How to Use Narrative Therapy to Help Clients Locate Alternate Stories By Phil Lane, LCSW on 4/2/24 - 8:49 AM

As a practicing psychotherapist, I hear a lot of stories. These stories are, without fail, complex, nuanced, and multidimensional. But, often, clients come to therapy with a singular focus on only one element of their larger story. In narrative therapy, the term is “problem-saturated” story. Part of my work as a therapist is to guide clients to widen their lens beyond this problem story and recognize that many of their stories are actually a story within a story (within a story). The act of locating these missing story parts and creating an alternate narrative is a way to alter the problem-saturated story and to clear the way for a new, more accurate, and helpful story to emerge.

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I enjoy little more than when a therapeutic opportunity presents itself — it feels like a gift. So, when John, a 76-year-old gay man, shared his story with me, it came with a giant bow on it: here was a perfect opportunity for a narrative therapy approach. John’s story began like this. It felt as if he had spent his entire life being “sneaky,” and feeling remorseful for what he described as his “untrustworthy ways.” As he began to share his life story, however, a very different story presented itself.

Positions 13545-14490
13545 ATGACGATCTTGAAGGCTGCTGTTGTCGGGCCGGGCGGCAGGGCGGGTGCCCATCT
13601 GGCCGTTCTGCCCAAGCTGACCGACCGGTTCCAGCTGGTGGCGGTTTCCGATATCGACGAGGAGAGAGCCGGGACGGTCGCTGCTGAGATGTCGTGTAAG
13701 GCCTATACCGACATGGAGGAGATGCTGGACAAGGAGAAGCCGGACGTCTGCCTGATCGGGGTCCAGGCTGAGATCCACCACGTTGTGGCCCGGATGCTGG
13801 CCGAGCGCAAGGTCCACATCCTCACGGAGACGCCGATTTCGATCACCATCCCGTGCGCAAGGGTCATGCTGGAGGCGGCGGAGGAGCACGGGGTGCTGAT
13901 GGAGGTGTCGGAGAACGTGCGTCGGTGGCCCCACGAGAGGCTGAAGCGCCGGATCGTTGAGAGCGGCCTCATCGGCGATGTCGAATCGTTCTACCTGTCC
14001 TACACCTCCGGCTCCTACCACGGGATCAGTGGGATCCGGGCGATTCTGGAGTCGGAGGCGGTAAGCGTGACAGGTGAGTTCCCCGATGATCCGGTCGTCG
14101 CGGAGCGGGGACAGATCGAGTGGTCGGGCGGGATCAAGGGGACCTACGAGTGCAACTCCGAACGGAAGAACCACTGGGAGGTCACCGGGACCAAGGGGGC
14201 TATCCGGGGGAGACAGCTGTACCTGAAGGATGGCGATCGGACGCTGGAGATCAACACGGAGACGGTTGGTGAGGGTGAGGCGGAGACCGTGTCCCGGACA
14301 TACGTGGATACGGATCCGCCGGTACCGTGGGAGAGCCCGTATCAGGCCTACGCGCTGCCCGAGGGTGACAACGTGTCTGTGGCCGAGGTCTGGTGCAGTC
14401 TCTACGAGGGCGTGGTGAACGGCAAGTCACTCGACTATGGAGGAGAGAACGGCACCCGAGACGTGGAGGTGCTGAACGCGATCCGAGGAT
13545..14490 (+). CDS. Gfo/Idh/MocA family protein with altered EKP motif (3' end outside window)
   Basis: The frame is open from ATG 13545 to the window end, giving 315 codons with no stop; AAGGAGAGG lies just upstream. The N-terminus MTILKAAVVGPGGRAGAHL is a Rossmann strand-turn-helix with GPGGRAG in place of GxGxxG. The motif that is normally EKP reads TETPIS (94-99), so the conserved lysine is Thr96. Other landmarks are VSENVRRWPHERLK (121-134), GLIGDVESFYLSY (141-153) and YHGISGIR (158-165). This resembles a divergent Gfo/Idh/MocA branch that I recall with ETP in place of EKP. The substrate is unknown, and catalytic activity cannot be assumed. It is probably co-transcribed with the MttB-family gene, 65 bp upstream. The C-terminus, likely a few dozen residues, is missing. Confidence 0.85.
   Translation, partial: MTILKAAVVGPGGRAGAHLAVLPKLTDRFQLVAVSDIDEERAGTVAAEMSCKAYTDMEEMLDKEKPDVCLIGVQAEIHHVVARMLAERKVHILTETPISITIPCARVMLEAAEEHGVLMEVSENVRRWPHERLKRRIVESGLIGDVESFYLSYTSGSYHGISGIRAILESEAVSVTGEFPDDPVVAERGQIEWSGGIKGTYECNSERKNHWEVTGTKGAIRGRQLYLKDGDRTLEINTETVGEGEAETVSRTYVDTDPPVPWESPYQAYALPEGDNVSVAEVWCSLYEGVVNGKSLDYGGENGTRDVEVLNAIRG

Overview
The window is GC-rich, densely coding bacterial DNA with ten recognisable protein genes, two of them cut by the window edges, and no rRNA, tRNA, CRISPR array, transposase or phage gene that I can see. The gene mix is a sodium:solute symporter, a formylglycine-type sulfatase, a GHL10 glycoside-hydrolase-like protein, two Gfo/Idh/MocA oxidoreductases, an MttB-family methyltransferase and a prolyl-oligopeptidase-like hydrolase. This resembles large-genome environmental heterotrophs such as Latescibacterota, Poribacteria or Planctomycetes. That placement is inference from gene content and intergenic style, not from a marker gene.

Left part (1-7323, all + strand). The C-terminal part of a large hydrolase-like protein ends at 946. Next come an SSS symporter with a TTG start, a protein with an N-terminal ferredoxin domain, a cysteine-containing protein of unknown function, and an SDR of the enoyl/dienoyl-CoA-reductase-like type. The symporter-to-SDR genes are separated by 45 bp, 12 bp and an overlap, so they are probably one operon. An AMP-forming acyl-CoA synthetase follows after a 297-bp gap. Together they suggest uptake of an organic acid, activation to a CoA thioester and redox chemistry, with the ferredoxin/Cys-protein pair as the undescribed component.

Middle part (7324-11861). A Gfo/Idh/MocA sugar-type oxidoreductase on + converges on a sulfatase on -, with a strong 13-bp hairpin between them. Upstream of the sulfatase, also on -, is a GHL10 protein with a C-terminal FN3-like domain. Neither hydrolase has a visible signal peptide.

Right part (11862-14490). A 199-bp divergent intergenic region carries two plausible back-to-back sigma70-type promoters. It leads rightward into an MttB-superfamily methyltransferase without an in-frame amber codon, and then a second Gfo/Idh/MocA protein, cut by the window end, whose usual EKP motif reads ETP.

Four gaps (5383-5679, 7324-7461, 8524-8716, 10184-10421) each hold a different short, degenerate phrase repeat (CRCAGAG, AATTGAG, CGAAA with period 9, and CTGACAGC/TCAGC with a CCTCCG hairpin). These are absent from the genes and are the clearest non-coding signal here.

A Secreted Life

Born in the late 1940’s, John grew up in a small rural town where conservative and traditional values around relationships and marriage prevailed. His parents, both uneducated immigrants, neither understood nor accept homosexuality. When John, in his teens, shared his preference for men, his parents agreed that he should not be permitted to remain in their home. Though they apologized years later and expressed regret for rejecting him, John had difficulty letting go of their implicit message that being gay was something to be ashamed of and, therefore, secreted.

The telling of this “thin version” of the story, as narrative therapists call it, seemed to offer multiple therapeutic opportunities. First, we could explore where this story originated. In this case, demographics, social norms of the time, and institutionalized beliefs were what Stephen Madigan might term the “undergrowth” of John’s narrative. Next, we could investigate if this was, in fact, John’s narrative or someone else’s.

Parenthetically, clients often “inherit” or are burdened with others’ stories which they take on as their own. In this sense, they become colonized. Getting back, it was, without question, a story his parents had told and not necessarily a story John believed, though he had introjected and accepted it. This is, in essence, what narrative therapy is about; an honest investigation of the stories we tell ourselves. Once clients have investigated these narratives, they are free to begin challenging them, updating them, and cultivating new, more compassionate self-stories.

A Therapeutic Path Forward